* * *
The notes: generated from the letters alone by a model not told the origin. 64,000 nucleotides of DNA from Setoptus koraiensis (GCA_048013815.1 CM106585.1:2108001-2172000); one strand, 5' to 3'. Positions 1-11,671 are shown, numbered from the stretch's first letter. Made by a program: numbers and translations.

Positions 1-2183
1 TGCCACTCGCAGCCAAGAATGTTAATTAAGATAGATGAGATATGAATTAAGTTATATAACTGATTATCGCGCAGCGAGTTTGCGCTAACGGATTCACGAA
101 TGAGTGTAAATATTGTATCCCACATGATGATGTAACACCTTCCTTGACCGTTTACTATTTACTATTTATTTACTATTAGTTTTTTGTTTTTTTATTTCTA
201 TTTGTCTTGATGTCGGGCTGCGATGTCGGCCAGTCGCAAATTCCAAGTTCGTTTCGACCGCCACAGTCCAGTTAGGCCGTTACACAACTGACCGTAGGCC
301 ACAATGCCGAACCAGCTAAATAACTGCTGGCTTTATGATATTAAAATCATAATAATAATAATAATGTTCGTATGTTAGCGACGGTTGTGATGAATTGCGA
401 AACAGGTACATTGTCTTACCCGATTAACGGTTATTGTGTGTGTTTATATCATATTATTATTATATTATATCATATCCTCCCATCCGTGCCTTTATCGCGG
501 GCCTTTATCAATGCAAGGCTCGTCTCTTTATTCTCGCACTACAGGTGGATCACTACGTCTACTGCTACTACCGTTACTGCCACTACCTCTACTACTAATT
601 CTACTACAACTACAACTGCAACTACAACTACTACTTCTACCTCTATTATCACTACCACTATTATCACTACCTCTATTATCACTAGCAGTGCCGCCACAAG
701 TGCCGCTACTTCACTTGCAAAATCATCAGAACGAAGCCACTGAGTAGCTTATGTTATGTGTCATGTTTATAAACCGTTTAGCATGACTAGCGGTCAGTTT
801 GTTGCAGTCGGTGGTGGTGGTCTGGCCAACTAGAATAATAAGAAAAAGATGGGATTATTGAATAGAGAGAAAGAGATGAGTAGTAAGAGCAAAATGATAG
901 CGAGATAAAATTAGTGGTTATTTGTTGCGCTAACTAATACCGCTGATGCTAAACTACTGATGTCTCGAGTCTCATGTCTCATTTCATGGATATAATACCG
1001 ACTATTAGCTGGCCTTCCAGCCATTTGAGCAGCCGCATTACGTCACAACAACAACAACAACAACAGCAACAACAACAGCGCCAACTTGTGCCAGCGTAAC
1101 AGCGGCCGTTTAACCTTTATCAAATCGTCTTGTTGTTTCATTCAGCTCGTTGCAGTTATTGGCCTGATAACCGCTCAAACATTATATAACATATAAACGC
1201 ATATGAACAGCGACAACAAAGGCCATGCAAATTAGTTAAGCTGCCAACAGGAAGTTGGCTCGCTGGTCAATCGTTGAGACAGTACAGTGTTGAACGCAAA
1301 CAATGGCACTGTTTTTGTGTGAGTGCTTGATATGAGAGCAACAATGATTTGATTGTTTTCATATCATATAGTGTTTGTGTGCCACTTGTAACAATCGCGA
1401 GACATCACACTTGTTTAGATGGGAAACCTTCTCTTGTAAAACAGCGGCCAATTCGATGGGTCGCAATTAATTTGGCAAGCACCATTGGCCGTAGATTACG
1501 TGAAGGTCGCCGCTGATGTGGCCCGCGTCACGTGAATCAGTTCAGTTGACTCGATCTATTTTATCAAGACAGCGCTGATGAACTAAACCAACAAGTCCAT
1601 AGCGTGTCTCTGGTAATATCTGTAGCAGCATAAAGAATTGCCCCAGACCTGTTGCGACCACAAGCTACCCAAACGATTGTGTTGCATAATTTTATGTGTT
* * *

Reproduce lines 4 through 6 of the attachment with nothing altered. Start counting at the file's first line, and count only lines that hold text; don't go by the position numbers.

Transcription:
101 TGAGTGTAAATATTGTATCCCACATGATGATGTAACACCTTCCTTGACCGTTTACTATTTACTATTTATTTACTATTAGTTTTTTGTTTTTTTATTTCTA
201 TTTGTCTTGATGTCGGGCTGCGATGTCGGCCAGTCGCAAATTCCAAGTTCGTTTCGACCGCCACAGTCCAGTTAGGCCGTTACACAACTGACCGTAGGCC
301 ACAATGCCGAACCAGCTAAATAACTGCTGGCTTTATGATATTAAAATCATAATAATAATAATAATGTTCGTATGTTAGCGACGGTTGTGATGAATTGCGA